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Ritz cleared of detainees: Saudi Bakr bin Laden asked not to travel?

Saudi Bin Laden Group (SBG) is not picking up their phones. Ameinfo tried to no avail.

Since reports surfaced that the Riyadh Carlton Ritz no longer had any detainees, we wanted to find out if SBG’s chairman Bakr bin Laden is among those released, still detained elsewhere or asked not to travel.

“The crackdown is not over completely. Some of those freed from their gilded prison have been told not to travel outside Saudi Arabia for now,” people aware of the matter told the Financial Times (FT).

Reuters, which exclusively said that SBG had transferred ownership of the company to Saudi authorities, later in January said only some of SBG’s shareholders might transfer part of their holdings to the state in a settlement with authorities, which detained several members of the founding family.

SBG, is the largest construction company in the Kingdom, but had suffered layoffs and a freeze in new contracts since an SBG crane accident that led to 107 people dying at Mecca’s Grand Mosque in 2015.

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Ritz ready for Valentines

The Ritz is feeling the love now that its manacles have been removed allowing it to accept regular chocolate and romance craving guests for this February’s Valentine’s Day.

Reuters reported a Saudi official as telling it all remaining detainees from the hotel had been released this Tuesday.
The official did not say if anyone remained detained elsewhere despite reports of just that, considering that there are 95 remaining in custody and could be awaiting trials.
Saudi Prince Alwaleed, owner of Kingdom Holding, and Waleed Al-Ibrahim, major shareholder in broadcaster MBC were among the recently released from the November 4, 2017 anti corruption purge that saw 350 people detained.

Prince Alwaleed was filmed by Reuters claiming his innocence and MBC’s Ibrahim “was fully exonerated and declared innocent of any wrongdoing, no corruption charges, no charges actually whatsoever,” a senior executive at MBC group told Reuters.

However, Saudi officials told Reuters both men “agreed to settlements after admitting unspecified violations.”

This lack of clarity leaves room to speculation.

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Investor community unease  

“The allegations against the men and their settlements have been kept secret, leaving the global investment community to wonder what the penalties are for large-scale corruption in Saudi Arabia – and whether detainees were actually guilty,” said Reuters.

It added that the decision to release all detainees precedes a scheduled trip by Saudi Prince Mohammed bin Salman to the US and Europe in February and March this year, quoting diplomats.

“The releases, and what kind of deals may have been struck, could have huge implications for Saudi Arabia’s image in the international investment community,” Reuters said.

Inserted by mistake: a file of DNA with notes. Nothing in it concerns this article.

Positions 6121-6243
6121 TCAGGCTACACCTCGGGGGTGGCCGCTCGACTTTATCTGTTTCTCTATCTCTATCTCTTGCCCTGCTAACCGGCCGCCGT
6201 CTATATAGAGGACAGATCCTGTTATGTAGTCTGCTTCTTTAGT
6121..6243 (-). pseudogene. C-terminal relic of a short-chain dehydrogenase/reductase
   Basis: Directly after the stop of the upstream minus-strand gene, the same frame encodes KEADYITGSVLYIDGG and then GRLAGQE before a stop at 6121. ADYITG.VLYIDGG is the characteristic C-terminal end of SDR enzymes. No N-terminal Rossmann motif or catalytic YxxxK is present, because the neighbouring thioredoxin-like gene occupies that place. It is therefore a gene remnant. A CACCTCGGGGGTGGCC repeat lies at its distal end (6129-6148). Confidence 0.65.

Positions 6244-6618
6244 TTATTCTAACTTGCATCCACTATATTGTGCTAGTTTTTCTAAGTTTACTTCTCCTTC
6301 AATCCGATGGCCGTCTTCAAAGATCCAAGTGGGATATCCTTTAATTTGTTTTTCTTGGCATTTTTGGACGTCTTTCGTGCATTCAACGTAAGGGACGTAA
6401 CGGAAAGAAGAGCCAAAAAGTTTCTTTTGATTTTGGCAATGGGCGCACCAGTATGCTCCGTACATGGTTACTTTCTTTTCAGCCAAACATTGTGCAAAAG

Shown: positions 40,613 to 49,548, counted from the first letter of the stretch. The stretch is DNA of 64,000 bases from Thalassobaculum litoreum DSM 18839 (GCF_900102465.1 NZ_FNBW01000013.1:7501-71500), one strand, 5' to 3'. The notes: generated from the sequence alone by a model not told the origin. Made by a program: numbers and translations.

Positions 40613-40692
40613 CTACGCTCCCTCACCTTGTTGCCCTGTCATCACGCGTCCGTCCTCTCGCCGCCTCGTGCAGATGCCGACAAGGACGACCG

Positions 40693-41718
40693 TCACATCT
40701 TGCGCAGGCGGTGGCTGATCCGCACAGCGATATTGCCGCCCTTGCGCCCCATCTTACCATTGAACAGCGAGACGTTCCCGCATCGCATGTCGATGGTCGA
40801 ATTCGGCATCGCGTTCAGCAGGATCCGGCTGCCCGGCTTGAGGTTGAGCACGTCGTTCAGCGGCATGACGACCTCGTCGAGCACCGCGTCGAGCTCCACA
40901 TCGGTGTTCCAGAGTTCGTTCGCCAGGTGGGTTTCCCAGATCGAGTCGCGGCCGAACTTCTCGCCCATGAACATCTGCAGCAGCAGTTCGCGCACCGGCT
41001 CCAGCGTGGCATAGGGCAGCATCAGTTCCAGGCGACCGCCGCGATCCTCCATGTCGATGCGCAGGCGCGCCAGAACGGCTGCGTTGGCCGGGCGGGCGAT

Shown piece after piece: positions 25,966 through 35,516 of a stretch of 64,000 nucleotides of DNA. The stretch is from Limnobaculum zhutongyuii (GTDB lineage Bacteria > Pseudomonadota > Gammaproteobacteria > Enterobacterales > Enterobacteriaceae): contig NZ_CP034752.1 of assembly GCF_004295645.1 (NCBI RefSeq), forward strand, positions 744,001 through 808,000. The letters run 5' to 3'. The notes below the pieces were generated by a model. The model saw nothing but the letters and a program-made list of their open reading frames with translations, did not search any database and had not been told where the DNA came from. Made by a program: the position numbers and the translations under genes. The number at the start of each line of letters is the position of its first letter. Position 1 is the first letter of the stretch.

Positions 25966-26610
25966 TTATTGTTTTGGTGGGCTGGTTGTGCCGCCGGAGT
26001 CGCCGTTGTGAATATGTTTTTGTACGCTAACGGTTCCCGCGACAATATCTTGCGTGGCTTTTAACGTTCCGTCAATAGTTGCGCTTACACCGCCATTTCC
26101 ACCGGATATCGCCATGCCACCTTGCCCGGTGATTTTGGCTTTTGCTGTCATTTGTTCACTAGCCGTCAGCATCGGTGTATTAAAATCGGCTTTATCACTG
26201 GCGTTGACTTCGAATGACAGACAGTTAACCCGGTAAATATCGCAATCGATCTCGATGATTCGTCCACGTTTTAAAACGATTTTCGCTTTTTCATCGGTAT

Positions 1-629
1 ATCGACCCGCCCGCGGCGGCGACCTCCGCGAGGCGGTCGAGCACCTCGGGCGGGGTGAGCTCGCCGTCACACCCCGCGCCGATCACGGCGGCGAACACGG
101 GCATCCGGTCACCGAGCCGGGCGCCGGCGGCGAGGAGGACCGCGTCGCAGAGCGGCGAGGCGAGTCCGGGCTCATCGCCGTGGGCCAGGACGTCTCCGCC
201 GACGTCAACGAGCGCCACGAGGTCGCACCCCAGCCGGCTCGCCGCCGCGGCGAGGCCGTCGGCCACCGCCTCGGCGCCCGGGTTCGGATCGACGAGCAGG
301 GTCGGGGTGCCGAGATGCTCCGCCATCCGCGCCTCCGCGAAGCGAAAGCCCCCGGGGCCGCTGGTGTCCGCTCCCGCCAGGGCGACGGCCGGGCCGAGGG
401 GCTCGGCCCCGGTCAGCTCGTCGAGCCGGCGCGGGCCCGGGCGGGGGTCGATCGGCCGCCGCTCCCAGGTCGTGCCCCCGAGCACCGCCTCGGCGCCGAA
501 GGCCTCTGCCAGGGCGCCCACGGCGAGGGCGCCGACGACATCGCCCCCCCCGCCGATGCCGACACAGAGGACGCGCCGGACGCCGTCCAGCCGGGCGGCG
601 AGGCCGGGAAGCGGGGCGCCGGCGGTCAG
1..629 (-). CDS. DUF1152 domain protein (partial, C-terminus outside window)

“The release of Prince Alwaleed bin Talal and a number of other high-profile individuals may ease some concerns, but we still don’t have any details on what sort of agreement they have reached with the authorities. It just adds to the murkiness surrounding the whole process,” Jason Tuvey, Middle East economist at Capital Economics in London, told Reuters.

He added: “Investors will probably need some reassurance on the exact procedures going forward to deal with corruption allegations.”

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Saudi Finance Minister Mohammed al-Jadaan, said at the World Economic Forum meetings in Davos last week that detainees cleverly hid assets.

“Attempts to raid bank accounts held in Switzerland were rebuffed,” senior Swiss bankers told FT.

They pointed out that “only a legal approach with credible evidence of wrongdoing would allow Swiss lenders to open their vaults to Saudi authorities.”

“The purge became a liability as much as an opportunity,” said Andrew Bowen, visiting scholar at the American Enterprise Institute.

“(Saudi Crown Prince) MBS made some big hits and changed the rules of the kingdom but, equally, that uncertainty produced a PR blowback.”

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Aramco IPO hesitancy

FT reported that there was great “indecision” at the highest levels of government about Saudi Aramco’s planned 5% IPO, causing frustration among company executives and financial advisers.

“The kingdom is targeting a listing in late 2018, with shares to be sold on the domestic Tadawul exchange. But Saudi Arabia’s preparedness for this flotation and willingness for a simultaneous or sequential flotation abroad has come into question,” said FT.

Khalid al-Falih, energy minister, told the FT last week: “The IPO process is on schedule. That readiness that was meant to be achieved by year-end 2017 by the company and by the regulatory side has all been achieved.”

But he added: “Tactics have to be worked out and the timing.”